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Diggers. Shining a light on our current hardship.

My grandfather was a Digger – a Navigator for the RAAF in WW2 in New Guinea and the Coral Sea. He saw the best and worst in men, fighting on both sides. He rarely spoke of it, but when I was nine years old, he took our whole family on a trip, by boat, to deepen our understanding of, and honour, our history.

We started our journey of remembrance in Rabaul in PNG and finished, after layovers in Singapore and Hong Kong, at the Nagasaki Peace Park in Japan. My grandfather held no malice; he held no grudge; rather he believed that every man, on whichever side he was fighting, loved his country, was making sacrifices for his nation, and its future, and by the doctrine of that culture. 

No history class or book I’ve read since has left such a deep impression on my spirit.

As I reflect on the sacrifices our Anzacs made, I hope that we can take inspiration from their spirit as we navigate the challenge our society faces today. The sense of mateship, helping others and working together to achieve a common goal are values that continue to inspire us.

During this time of uncertainty in the face of COVID-19, we can take heart that the collective measures of our individual actions are making a significant difference to our mortality rates. It is a difficult time, and everyone is experiencing different levels of hardship; whether it be by loss of income, loneliness, family ructions, failed businesses, unimaginable financial hardship, increased anxiety or health challenges. This pandemic is taking a toll on societies around the world, and yet there are great examples of people being united like never before; unexpected acts of human kindness, people coming together to help where they can, and the arts, music and comedy lifting our spirits. This is no time for malice or resentment.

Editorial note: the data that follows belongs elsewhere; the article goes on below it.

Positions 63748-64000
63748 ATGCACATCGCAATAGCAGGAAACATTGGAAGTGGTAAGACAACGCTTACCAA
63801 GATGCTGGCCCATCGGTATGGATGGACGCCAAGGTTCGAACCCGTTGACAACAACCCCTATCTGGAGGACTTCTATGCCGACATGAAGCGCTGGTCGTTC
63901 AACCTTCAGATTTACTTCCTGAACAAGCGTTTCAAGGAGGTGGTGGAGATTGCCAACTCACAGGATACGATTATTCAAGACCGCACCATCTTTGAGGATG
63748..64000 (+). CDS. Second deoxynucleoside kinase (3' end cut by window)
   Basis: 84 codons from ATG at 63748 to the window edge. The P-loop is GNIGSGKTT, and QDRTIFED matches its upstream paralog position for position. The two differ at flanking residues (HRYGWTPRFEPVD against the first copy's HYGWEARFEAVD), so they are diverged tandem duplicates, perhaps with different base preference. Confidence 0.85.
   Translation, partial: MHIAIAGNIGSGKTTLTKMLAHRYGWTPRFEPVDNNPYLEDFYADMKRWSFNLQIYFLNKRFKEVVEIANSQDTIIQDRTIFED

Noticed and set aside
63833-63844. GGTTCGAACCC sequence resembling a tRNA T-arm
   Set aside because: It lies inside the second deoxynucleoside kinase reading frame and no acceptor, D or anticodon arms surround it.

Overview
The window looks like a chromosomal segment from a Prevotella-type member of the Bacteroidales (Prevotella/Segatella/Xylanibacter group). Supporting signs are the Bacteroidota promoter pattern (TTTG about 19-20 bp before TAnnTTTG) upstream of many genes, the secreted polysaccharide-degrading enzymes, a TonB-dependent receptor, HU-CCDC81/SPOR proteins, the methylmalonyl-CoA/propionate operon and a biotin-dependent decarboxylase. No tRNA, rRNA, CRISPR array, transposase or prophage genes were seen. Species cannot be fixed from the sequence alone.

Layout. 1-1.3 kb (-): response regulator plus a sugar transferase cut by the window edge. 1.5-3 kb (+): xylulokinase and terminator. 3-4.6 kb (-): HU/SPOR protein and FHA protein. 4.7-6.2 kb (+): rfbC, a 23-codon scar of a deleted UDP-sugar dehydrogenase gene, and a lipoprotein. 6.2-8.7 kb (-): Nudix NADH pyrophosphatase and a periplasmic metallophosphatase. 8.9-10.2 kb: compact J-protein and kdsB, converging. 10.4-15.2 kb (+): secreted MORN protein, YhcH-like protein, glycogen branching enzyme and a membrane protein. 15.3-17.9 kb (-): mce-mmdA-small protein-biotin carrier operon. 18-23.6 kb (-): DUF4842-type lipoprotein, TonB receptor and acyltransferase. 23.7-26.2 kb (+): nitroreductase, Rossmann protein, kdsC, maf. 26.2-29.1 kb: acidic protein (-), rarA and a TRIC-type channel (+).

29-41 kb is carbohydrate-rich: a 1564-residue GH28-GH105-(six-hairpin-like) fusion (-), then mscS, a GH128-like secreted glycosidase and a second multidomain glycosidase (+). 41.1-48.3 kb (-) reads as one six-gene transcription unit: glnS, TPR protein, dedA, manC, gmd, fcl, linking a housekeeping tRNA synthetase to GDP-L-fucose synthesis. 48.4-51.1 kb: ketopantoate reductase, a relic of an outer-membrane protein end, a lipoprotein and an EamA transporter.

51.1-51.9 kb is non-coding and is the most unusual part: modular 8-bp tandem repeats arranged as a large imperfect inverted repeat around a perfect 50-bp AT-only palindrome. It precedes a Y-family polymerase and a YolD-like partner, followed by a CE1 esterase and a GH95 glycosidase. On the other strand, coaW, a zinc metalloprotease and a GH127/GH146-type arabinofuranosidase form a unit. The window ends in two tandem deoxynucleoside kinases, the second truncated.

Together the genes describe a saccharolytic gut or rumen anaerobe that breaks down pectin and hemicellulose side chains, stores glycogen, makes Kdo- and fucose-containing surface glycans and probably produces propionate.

This weekend we are provided with an opportunity to reflect on our Diggers and the sacrifices they made to contribute to Australia’s future. To those who fought for us, we will remember you.

I, along with many other Australians, will be proudly participating in Light up the Dawn on Saturday to remember all those who have served and sacrificed. It is also wonderful to see what other members of our community are doing to show their thanks during this time of isolation. Charles Cameron, the CEO of our industry association, the RCSA, is spending Saturday taking the Last Post to the people of Euroa; his unique way of celebrating the ANZAC spirit and remembering those who have served. 

#LightUpTheDawn #AnzacDay2020 #lestweforget #ANZACspirit

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Posted in Interchange Bench, The world @work

RCSA CEO is right on the money

The following article was originally published on Shortlist, 30 January 2020 and I’m in total agreement with Charles Cameron. Australian employers don’t know how good they’ve got it when compared with other Western countries. It’s time our industry stood up to be counted.

Time to push back on bad business terms: RCSA

A rising number of recruitment companies are pushing back against ‘bad business’, but the issue requires a stronger response, says RCSA CEO Charles Cameron.

“We’re even seeing the larger players – the Manpowers, the Adeccos – making decisions to get out of certain markets and have greater confidence not to supply just for the sake of top-line revenue,” he tells Shortlist.

This should apply with PSAs and large-scale contracts, or indeed any arrangements with clients where recruiters take on a disproportionate amount of risk and costs, or the margins “are so razor thin that there is no room for any form of error or significant event”.

In the ACT, for example, some government employers are trying to push the cost of candidates’ security clearances – which can be upwards of $10,000 – on to recruitment suppliers, Cameron says.

Many Australian agencies have historically agreed to business terms and conditions they shouldn’t really allow, he says, and in his travels to the UK, Europe and the United Sates, Cameron finds industry leaders are “horrified” by what their local counterparts accept.

Recruiters shouldn’t fear saying no, he adds, because “in many circumstances those clients will actually come back to them and say ‘all right, we will do the business on your terms’, because they can’t find alternative suppliers who can actually find the talent”.

RCSA is planning a campaign to encourage more recruiters to reject commercially unviable business, he adds. “We need to give confidence to each and every firm to be able to say no.”

What makes a ‘good’ client?

The profile of a good client, says Cameron, includes a willingness to engage suppliers with clarity and transparency – by setting clear business objectives and budgets at the onset of the relationship.

It also means working with clear and consistent performance expectations and evaluations, along with transparency and accountability around legal issues and risks…

This excerpt is reproduced with permission from Shortlist, and the full article has been temporarily unlocked for access without a subscription.

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Posted in The world @work